Time and attendance systems and California meal penalty and split shift premium rules.
An important part of doing business in the state of California as a medium or large-sized organization is complying with somewhat complicated wage laws. Among the most difficult, from a tracking perspective, are the so-called "missed meal penalty" and the "split-shift premium" rules.
The missed meal penalty is granted as one hour of regular time pay to an employee who has missed a meal break after five hours of work. According to the California Labor Code, "In California, an employer may not employ an employee for a work period of more than five hours per day without providing the employee with a meal period of not less than thirty minutes, except that if the total work period per day of the employee is no more than six hours, the meal period may be waived by mutual consent of both the employer and employee. A second meal period of not less than thirty minutes is required if an employee works more than ten hours per day, except that if the total hours worked is no more than 12 hours, the second meal period may be waived by mutual consent of the employer and employee only if the first meal period was not waived."
There are a few friction points created by the California meal penalty rule:
- Employee Waivers - In each case of the waiver option, an employer must get an employee to sign a waiver form and the employer needs to maintain records of each waiver. In addition, employers must manage these employees' meal break activities using a modified set of rules.
- Legal Interpretation/Changing Case Law - Complications can arise with the meal penalty rule because of frequent changes due to active case law from employee and employer legal challenges in the courts. Accordingly, different legal counsel might provide alternative legal interpretations of California meal penalty rules based upon their concerns when providing advice to employers.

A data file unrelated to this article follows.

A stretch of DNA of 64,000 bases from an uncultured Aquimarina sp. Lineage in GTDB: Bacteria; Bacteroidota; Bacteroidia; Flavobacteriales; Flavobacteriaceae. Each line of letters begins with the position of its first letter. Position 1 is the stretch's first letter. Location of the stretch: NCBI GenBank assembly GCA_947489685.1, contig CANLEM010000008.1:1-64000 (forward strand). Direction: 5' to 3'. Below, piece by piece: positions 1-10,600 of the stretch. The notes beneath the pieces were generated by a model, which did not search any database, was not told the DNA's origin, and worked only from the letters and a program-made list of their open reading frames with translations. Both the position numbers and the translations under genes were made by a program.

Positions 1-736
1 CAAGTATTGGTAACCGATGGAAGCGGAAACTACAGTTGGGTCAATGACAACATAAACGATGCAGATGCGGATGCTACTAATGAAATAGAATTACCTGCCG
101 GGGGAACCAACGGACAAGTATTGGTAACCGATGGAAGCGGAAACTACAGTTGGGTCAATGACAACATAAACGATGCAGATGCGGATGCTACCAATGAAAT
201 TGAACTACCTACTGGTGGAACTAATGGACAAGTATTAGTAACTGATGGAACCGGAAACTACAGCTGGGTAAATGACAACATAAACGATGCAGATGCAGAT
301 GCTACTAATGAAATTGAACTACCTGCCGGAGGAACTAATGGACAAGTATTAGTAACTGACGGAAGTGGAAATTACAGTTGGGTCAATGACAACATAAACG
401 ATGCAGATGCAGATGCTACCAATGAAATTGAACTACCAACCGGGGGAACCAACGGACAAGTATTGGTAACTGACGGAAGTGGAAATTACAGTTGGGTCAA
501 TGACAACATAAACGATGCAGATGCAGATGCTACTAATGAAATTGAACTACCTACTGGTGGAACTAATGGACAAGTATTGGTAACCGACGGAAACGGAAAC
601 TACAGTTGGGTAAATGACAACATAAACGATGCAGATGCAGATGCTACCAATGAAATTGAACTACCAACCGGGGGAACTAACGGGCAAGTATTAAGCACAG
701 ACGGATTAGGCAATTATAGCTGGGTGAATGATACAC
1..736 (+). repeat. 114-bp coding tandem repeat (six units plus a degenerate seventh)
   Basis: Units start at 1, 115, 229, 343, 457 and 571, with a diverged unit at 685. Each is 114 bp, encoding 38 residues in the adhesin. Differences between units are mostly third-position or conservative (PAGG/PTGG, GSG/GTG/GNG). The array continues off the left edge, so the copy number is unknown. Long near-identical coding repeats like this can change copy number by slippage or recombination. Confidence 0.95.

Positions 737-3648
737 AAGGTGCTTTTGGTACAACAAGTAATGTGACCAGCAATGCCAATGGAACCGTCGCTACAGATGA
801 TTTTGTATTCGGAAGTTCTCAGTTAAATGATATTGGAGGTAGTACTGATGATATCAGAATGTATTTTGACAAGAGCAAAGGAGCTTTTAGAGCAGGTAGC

- Ad Hoc Penalty Waivers or Overrides - The reality of time and attendance is that employees can forget to punch out for lunch, yet a meal penalty might be automatically recorded for payment. There is a need for supervisors to waive or override these meal penalties when they are in error, but comments for the override must be recorded in each case to protect the employee and the employer.
- Type of Penalty Payment - A minor but still important difference between employers is the unit of payment that is recorded for payroll processing. The most common options needed are to support a penalty dollar amount or one hour of regular time.
The split-shift premium is paid, using a minimum wage formula, when a worker is required to have an hour or more of non-paid break time Pacific Timesheet has significantly enhanced its support for California labor rules such as meal penalty rules and split shift premium rules.
The challenge of complying with California labor laws is not just how they are defined today. Ongoing cases each year have made complying somewhat of a moving target. Any solution needs to be configurable for all variables, allowing some organizations the flexibility they might need to support one interpretation or another.
The task of track time and attendance, meal breaks, split shifts and the resulting penalties and premiums from employee meal break behavior and work schedules is rather onerous for a paper-based or excel-based system to handle. Pacific Timesheet web-based time and attendance provides paperless support for multiple rule combinations, for example, allowing separate rules for employees who sign a meal penalty waiver and others for those who do not. We also allow customers to easily modify their rule configurations over time as changing circumstances might require. We also allow for supervisor's to override individual meal penalties or split shift premiums with a detailed comment. In the end, all transactions are audited in detail, providing maximum protection for employees and employers.